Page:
Phylogeography, genetic structure, and gene flow in the endemic freshwater shrimp Palaemonetes suttkusi from Cuatro Ciénegas, Mexico
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- Chaves-Campos, J., Johnson, S.G., García de León, F.J. et al. Conserv Genet (2011) 12: 557. doi:10.1007/s10592-010-0163-z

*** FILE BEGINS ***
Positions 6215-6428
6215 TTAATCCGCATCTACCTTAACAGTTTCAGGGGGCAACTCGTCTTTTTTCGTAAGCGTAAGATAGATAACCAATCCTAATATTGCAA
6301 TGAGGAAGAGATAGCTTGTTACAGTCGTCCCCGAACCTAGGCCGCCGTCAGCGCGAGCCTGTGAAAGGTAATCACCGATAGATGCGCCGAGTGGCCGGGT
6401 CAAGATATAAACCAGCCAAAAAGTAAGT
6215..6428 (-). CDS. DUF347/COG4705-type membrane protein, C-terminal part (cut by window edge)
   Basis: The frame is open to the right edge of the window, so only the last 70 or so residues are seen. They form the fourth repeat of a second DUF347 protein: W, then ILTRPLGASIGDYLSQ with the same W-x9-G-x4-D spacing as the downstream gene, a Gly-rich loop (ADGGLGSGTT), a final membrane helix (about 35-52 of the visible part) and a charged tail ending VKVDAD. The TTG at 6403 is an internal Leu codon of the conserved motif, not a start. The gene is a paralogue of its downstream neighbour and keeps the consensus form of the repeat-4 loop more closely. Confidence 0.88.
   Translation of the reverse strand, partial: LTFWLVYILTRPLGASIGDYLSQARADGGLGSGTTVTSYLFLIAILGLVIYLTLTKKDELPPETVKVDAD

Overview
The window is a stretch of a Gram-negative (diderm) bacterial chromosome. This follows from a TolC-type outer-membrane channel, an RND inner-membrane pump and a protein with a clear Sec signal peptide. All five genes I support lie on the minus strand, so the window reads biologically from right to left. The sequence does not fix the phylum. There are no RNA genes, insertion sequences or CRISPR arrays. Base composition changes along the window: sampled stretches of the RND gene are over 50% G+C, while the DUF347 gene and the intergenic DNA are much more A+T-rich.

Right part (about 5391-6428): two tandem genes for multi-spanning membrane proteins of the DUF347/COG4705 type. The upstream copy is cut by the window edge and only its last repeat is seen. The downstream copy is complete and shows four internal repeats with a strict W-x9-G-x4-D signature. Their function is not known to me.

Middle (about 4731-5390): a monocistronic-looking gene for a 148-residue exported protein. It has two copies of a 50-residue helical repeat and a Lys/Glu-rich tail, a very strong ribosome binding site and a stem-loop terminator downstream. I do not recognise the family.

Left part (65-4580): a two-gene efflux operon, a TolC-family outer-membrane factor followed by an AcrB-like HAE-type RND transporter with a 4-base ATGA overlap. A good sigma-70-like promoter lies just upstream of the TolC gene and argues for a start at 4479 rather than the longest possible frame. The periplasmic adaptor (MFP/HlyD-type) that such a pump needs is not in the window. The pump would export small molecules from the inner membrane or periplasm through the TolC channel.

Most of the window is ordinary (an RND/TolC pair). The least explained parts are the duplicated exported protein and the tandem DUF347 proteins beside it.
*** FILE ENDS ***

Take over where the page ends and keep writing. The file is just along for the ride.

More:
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The valley of Cuatro Ciénegas in Mexico has the highest degree of local endemicity of any habitat in North America. A large number of endemic aquatic species occur both in the Cuatro Ciénegas basin and in the upper parts of the Río Salado de los Nadadores drainage, located immediately to the east of the valley. No natural surface flow occurs between these basins but artificial canals connect both areas. It is not clear whether the sharing of endemics between the Cuatro Ciénegas basin and the Río Salado is due to migration through canals. We conducted a phylogeographic study of mitochondrial haplotypes of the endemic shrimp Palaemonetes suttkusi to determine the evolutionary distinctiveness of the population found in Río Salado. We discovered that P. suttkusi likely has occurred naturally in both basins well into the distant past. Based on molecular clock analyses of the COI gene, the populations in the Río Salado and much of the Cuatro Ciénegas basin likely began diverging from each other between 1.9 and 11.2 Myr ago. The general levels of divergence are substantial but our results suggest there has also likely been recent gene flow between these basins. This is consistent with migration through human-made canals, but also consistent with the occurrence of natural gene flow during intermittent wet periods in the past million years. We also found significant differentiation of the Pozas Azules area from the rest of the Cuatro Ciénegas basin, a finding that is concordant with several phylogeographic studies on other aquatic endemics in Cuatro Ciénegas. We recommend that the upper parts of the Río Salado, the Pozas Azules area, and the rest of the Cuatro Ciénegas basin should each be considered independent evolutionarily significant units for conservation, and that migration of species through human-made canals should be monitored and controlled.